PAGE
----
Introducing the Metal Insets

The Metal Insets are part of the Montessori Language Curriculum. They are a learning tool used to prepare children for writing.

This eye-catching material is comprised of ten flat metal squares that have two components. This includes a pink frame, and a blue metal shape, cut out with a knob in the centre. These metal shapes include a square, triangle, circle, rectangle, oval, trapezoid, pentagon, curvilinear triangle, quatrefoil, and ellipse.

The Metal Insets are usually kept in a cabinet with a slopping back, allowing children to easily see and access the material. This is accompanied by coloured pencils, categorised by colour, on the top shelf of the cabinet. Paper, pencil holders, and work trays are found on the bottom shelf.


Children begin working with the Metal Insets between the ages of three and six.

The direct aim of the material is to help children develop the fine motor skills required for holding a pencil in preparation for writing.

Working with the Metal Insets teaches children to develop their pencil grip, refine their fine motor skills, and learn how to draw within an outline, which is the material’s control of error.

The Metal Insets indirectly allow children to practice concentration and order as they work with, and master, the material.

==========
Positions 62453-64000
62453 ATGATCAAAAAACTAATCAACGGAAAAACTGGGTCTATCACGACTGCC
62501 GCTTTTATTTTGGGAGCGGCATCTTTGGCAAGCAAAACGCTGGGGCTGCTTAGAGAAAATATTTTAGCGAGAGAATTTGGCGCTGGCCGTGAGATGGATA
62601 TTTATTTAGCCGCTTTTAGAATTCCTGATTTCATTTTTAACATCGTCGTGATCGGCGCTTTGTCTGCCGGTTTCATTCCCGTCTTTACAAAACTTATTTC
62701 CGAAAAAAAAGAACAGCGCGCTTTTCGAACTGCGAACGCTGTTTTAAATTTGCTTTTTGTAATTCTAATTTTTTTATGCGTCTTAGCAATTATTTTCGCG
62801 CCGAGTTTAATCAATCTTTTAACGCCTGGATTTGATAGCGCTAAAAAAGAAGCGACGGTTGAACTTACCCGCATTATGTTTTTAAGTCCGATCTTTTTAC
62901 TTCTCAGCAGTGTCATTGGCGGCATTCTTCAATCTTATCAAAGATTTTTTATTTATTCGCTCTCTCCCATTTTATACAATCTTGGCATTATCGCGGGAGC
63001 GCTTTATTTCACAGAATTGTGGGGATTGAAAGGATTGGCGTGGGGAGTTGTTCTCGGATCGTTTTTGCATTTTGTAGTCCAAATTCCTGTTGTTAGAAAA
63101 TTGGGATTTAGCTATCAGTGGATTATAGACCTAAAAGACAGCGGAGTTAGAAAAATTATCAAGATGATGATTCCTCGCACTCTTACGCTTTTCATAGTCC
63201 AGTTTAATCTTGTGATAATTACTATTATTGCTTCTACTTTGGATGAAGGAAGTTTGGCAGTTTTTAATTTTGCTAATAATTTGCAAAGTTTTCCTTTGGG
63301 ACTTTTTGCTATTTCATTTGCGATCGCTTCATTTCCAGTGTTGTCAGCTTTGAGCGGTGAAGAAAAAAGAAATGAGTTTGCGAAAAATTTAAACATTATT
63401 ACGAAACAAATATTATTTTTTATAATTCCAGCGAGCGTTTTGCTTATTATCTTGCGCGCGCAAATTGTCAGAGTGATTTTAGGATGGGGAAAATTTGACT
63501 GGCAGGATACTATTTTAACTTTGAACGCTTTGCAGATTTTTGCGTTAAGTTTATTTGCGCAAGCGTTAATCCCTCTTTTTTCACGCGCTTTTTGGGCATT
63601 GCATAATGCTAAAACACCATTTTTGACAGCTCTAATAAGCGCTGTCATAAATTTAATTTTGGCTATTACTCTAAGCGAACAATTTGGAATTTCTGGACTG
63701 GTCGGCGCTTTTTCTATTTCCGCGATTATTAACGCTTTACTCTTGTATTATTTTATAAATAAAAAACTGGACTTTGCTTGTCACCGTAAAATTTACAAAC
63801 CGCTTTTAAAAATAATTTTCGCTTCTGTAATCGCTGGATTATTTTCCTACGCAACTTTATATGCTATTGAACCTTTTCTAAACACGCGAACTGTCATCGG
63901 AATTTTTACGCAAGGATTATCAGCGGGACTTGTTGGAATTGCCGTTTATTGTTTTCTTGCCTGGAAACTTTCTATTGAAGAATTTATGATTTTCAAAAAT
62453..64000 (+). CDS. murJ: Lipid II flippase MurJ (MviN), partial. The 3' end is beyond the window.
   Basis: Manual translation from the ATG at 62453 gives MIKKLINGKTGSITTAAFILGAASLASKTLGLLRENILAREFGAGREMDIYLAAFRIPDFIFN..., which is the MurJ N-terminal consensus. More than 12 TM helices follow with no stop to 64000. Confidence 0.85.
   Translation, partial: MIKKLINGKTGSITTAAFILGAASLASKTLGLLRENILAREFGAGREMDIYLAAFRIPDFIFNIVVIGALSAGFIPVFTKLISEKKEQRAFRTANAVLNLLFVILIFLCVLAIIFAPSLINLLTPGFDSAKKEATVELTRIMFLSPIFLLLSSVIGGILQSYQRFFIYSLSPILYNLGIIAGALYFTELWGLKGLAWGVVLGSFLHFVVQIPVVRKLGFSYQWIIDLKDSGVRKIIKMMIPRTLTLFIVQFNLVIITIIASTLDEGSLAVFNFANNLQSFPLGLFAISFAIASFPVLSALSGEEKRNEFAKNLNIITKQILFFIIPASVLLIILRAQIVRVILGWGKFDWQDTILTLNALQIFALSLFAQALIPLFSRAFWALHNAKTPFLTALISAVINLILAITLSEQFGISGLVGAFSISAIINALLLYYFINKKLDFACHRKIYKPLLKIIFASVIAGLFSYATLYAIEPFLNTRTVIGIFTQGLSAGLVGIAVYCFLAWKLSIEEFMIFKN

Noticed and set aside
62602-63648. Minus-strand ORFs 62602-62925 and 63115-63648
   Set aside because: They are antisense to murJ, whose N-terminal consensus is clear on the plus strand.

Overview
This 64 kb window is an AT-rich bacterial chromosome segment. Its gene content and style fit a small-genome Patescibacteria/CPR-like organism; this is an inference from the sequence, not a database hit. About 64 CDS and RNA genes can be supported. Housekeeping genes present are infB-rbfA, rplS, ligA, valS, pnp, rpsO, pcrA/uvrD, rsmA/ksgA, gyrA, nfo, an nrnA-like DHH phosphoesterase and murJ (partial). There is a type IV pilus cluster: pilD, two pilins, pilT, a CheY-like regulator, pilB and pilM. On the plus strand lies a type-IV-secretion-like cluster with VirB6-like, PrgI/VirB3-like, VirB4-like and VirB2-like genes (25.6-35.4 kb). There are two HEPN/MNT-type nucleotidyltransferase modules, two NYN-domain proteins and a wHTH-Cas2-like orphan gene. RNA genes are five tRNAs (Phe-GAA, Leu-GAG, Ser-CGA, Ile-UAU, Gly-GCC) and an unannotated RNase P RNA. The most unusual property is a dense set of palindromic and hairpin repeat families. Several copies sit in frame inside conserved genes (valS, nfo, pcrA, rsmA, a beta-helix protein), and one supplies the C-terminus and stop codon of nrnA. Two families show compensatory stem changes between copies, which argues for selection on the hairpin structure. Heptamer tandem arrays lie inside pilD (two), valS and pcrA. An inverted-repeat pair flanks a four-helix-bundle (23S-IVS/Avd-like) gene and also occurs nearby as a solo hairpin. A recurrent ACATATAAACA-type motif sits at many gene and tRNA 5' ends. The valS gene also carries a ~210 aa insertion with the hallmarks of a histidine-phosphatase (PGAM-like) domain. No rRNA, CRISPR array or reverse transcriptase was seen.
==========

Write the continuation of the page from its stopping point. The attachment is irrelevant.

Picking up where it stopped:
In addition, the Metal Insets encourage children to challenge their imagination as they create artistic designs. Interacting with these shapes and colours also lay the foundation for future work in Geometry.

Presentation One: Double Outline

  • Invite the child to come work with you, and guide them to the Metal Insets cabinet.
  • Assemble your materials, including: a work tray, paper placed to the tray’s left, the metal inset of the child’s choice on the right (usually a square to begin), and two coloured pencils to be placed in the pencil holder.
  • Bring the materials to the table and set up your work station in the following order: 1) First move the pencil holder and paper; 2) Next take out the blue Metal Inset shape only; and 3) Finally place your pink Metal Inset frame over your paper.
  • Select a coloured pencil, and begin tracing the shape on the inside of the frame. Show the child that we begin tracing at the bottom of the frame, while holding the frame with our left hand.
  • Trace around the frame, making sure the pencil touches each corner and changes direction each time.
  • Replace the pencil in the pencil holder, remove the Metal Inset frame, and observe the shape that was drawn.
  • Next, cover the outline with the Metal Inset shape, and using the second coloured pencil, trace around the object. Remember to keep the point of the pencil against the shape whilst drawing.
  • Remove the Metal Inset shape, and observe the double outline. Trace the shape with a finger to emphasise how both outlines match.
  • Offer the child a turn, guiding them through the activity.
  • Once complete, pack away the materials in the Metal Inset cabinet, keeping the completed work aside to give to the child.

Once the child has used all ten metal insets in this presentation, there are six different extension lessons that introduce dark and light colours (from different pencil pressures), patterns, and other design elements.

1 thoughts on “Material Spotlight: Metal Insets

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